Thermal Contact at Joints in Ansys Workbench Mechanical

Structural Analysis and Thermal Contact

Ansys Workbench Mechanical can model a thermal analysis linked to a structural analysis. In a model with kinematic joints between bodies, the joints do not provide heat transfer in the thermal environment.


This article examines two methods to include heat transfer across a joint in a Workbench Mechanical model.

Adding Heat Transfer at a Join in Workbench Mechanical

Workbench Mechanical FEA modeling includes joints between bodies. Joint types support various combinations of degrees of freedom for UX, UY, UZ, ROTX, ROTY and/or ROTZ about coordinate system axes located at the joints. Interaction between the joints and faces of solid bodies can be flexible or rigid, and can affect entire faces or only the portion of a face located within a pinball radius. Some joints can have stiffness and damping added.

The following figure shows a joint set to Revolute, acting between faces of two adjacent bodies. The Reference Coordinate System has been aligned so that the rotary action is about the Global X axis. In the Revolute joint, the rotation is about the Reference Coordinate System’s Z axis:


Although joints are employed in the structural environments of a model, they are ignored in thermal environment branches—no heat transfer occurs across a joint. If joints are promoted to create Remote Points where the joints interact with the chosen faces, those Remote Points are also ignored in thermal environments. In testing, neither joints nor remote points are recognized in a thermal analysis environment, and do not add the creation of any elements in a thermal model. To get heat transfer across a joint requires user intervention.

Approaches to obtaining heat transfer across a joint include:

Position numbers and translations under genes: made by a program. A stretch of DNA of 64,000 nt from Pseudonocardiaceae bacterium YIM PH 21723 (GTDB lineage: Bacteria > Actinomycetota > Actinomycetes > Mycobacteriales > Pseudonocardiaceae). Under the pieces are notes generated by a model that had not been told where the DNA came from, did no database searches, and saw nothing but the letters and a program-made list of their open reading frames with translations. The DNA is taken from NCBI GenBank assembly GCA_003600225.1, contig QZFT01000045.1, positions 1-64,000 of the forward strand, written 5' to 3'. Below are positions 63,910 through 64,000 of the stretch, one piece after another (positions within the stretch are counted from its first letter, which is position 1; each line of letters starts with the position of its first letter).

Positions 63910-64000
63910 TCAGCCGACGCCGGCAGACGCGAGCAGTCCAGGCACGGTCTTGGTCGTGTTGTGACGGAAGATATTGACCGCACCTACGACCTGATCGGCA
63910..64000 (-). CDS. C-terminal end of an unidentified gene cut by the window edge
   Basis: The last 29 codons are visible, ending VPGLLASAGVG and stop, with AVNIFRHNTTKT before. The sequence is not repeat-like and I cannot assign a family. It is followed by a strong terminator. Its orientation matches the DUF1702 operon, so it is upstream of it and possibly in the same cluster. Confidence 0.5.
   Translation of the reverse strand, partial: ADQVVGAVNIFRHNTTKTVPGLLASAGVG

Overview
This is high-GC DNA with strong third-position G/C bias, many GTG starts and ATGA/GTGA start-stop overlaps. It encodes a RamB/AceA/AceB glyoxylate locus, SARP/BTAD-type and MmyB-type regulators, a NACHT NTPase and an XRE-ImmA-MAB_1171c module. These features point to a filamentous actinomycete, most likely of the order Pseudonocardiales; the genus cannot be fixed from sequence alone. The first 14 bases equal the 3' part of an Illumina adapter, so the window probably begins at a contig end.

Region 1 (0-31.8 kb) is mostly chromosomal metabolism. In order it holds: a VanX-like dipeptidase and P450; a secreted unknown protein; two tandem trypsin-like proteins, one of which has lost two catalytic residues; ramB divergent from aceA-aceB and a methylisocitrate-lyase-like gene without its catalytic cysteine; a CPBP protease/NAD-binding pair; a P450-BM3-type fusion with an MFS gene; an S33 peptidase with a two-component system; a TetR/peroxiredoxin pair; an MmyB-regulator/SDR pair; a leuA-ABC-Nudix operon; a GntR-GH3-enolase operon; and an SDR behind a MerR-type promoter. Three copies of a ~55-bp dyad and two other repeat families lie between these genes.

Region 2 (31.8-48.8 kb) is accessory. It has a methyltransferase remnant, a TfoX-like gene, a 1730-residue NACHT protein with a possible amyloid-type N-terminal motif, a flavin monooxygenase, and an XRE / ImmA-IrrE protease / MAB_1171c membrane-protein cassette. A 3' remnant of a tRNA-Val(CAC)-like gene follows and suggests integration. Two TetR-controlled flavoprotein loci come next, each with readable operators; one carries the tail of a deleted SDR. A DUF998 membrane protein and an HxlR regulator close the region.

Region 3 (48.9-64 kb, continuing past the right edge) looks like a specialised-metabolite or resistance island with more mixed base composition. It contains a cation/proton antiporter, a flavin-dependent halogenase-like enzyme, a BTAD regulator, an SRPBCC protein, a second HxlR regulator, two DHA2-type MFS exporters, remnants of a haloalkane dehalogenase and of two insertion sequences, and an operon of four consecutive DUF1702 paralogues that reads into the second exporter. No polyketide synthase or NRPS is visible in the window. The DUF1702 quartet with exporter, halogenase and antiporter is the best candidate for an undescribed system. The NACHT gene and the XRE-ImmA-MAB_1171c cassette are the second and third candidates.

1. Creating a temperature couple across the faces involved in the joint in a thermal environment
  2. Creating a thermal contact pair across the joint to get heat transfer in the thermal environment. This is aided by an APDL Commands Object to (1) set its action to Thermal and (2) to record the CID and TID at the contact, and another APDL Commands Object in the structural environment to delete the contact pair. Deleting prevents unwanted warnings during SOLVE of the structural environment.

One means of obtaining heat transfer across a joint it to couple the temperatures of faces involved on both sides of the joint. Internally, the temperatures of the nodes on the faces all take on the same value that is tracked by only one temperature degree of freedom. Coupling precludes any thermal resistance across the joint.


In the figure above, a Named Selection has been used to indicate the faces involved in the thermal coupling. As a user sets up the joints in a model, the faces included in defining each joint could be used to create Named Selections, appropriately named for ease of identification. As shown above, Coupling objects can be created in the thermal environment of interest, with one object for each joint in a model at which thermal “contact” is desired. The Named Selection scoping method takes advantage of the preliminary work.

If preferred, the coupling entered in the Thermal Environment can be defined by referring directly to the geometry involved, without the use of Named Selections. The approach in which Named Selections are created during Joint definition is suggested as a means of organizing things when dealing with a large complex model.

Using a coupling as above offers the simplification of working across a gap of any size, but does imply that there is perfect conductance among all of the nodes involved. There is no facility in this approach for restricting coupling to nodes within a pinball region, nor for inputting a thermal resistance presented by the joint.

An alternative to coupling of temperatures across a joint is to set up a contact pair between faces on the opposite sides of the joint—the same faces as used on the Reference and Mobile sides of the joint definition: